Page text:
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February 1990

Effects of Unrestricted Diet on Mild Infantile Diarrhea: A Practice-Based Study

Author Affiliations

From the Department of Pediatrics, University of Rochester (NY) School of Medicine (Dr Pichichero and Mss Litteer and Hare); and the Robert Wood Johnson Scholars Program, The University of North Carolina at Chapel Hill (Dr Margolis).

Am J Dis Child. 1990;144(2):162-164. doi:10.1001/archpedi.1990.02150260040023

• Dietary restriction in cases of mild infantile diarrhea is often advocated but has not been shown to be effective. We enrolled 176 healthy infants less than 1 year of age in a randomized controlled trial to determine the effects of diet on the course of mild diarrhea. When diarrhea occurred (56 episodes), infants were randomly assigned to a treatment diet (24 hours of electrolyte solution then dilute soy formula, dilute cow's milk formula, or undiluted soy formula) or their usual formula. Parents recorded daily weights, stool losses, and oral intake. The difference in effects of unrestricted and treatment diets was small and not clinically significant. Patients on an unrestricted diet averaged 0.7 fewer days of diarrhea (95% confidence interval [Cl], −1.43 to 0.02), 5.0 fewer total stools (95% Cl, −10.26 to 0.33), and 1% less weight loss (95% Cl, 2% to −1%) compared with those receiving a treatment diet. Treatment failures were similar in both groups. An unrestricted diet does not appear to affect the course or symptoms of mild diarrhea.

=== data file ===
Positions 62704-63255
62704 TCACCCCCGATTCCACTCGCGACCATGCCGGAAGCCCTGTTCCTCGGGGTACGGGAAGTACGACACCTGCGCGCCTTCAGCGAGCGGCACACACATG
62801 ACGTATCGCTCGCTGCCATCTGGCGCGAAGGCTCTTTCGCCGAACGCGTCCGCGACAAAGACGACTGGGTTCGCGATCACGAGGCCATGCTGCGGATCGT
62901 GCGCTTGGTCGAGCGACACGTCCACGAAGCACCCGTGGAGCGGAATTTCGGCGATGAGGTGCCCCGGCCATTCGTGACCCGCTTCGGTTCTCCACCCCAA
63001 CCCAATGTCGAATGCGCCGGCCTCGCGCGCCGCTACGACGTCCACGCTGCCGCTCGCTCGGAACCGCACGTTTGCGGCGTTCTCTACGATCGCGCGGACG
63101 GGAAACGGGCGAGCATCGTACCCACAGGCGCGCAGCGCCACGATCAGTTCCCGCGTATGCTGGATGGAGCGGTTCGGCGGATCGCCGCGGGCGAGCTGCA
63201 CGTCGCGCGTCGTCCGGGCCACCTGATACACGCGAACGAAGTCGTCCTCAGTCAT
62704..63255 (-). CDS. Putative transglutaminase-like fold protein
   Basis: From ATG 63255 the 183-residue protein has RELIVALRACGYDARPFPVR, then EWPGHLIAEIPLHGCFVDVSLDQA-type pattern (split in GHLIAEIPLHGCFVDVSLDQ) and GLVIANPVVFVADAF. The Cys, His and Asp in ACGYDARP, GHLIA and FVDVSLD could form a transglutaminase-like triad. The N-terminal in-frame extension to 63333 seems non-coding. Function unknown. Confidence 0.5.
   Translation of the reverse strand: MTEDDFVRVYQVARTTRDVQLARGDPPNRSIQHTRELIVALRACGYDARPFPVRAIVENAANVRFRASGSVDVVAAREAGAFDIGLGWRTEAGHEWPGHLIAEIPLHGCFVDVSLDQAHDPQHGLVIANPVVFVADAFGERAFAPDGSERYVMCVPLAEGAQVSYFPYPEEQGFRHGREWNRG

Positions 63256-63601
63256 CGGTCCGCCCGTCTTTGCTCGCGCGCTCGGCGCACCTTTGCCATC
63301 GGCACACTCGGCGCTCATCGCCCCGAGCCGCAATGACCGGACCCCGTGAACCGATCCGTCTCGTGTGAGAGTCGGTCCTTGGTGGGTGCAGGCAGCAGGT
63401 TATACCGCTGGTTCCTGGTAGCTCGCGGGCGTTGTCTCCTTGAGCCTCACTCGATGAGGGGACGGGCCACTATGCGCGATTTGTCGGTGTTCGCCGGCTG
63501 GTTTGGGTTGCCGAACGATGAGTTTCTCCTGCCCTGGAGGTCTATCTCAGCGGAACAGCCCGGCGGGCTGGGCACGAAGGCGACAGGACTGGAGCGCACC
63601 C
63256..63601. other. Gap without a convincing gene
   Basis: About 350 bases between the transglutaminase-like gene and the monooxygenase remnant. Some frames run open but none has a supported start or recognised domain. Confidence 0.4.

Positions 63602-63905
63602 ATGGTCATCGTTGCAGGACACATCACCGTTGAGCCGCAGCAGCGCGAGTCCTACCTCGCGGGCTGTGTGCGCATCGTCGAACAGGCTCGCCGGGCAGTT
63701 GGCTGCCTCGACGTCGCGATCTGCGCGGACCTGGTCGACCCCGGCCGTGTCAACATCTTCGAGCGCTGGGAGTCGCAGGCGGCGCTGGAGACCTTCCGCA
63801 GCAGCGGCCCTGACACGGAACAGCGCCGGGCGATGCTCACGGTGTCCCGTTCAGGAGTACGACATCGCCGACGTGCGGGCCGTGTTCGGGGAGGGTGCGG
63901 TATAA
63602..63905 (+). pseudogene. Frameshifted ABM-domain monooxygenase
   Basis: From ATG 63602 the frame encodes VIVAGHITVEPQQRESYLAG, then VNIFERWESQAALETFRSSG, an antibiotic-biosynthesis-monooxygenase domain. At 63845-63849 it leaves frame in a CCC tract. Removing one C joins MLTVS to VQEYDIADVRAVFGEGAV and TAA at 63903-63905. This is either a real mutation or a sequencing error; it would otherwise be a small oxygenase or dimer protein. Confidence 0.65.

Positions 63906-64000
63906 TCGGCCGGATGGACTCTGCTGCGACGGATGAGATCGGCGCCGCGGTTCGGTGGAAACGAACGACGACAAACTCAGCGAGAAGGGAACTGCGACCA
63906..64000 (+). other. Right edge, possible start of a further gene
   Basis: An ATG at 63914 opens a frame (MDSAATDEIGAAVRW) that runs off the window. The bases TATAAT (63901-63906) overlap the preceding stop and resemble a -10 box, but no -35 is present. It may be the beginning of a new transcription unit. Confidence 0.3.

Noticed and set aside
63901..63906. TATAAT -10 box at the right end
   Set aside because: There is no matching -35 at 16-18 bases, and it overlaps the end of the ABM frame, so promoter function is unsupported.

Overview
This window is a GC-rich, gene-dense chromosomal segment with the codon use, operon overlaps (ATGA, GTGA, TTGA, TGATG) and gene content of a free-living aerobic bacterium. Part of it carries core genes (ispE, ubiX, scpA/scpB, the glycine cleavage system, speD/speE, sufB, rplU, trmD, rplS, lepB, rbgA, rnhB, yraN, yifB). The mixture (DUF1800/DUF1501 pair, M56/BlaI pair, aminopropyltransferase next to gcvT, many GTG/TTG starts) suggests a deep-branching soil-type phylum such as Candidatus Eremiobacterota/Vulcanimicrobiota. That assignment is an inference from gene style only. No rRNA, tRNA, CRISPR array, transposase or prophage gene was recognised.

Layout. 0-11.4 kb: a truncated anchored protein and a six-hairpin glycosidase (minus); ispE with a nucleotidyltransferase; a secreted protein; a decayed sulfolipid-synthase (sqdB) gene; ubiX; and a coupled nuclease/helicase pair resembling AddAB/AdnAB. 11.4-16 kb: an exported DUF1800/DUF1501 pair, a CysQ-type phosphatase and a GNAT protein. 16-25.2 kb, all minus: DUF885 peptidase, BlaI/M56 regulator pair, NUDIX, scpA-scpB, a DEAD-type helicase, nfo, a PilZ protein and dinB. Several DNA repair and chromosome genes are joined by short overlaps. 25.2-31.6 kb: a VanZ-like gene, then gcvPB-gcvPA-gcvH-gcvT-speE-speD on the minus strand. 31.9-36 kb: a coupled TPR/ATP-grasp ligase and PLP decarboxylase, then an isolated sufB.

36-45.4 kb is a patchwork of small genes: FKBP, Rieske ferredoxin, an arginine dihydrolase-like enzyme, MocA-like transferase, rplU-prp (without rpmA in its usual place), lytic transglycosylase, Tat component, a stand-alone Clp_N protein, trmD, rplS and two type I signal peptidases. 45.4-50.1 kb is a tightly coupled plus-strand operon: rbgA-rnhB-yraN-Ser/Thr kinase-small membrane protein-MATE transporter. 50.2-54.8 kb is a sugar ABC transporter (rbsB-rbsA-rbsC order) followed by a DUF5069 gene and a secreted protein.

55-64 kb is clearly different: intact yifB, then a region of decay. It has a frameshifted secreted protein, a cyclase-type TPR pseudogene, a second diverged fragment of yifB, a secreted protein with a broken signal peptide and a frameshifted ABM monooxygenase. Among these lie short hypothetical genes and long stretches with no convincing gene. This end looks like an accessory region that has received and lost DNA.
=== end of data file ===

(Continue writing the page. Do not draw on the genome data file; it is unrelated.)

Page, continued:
(AJDC. 1990;144:162-164)

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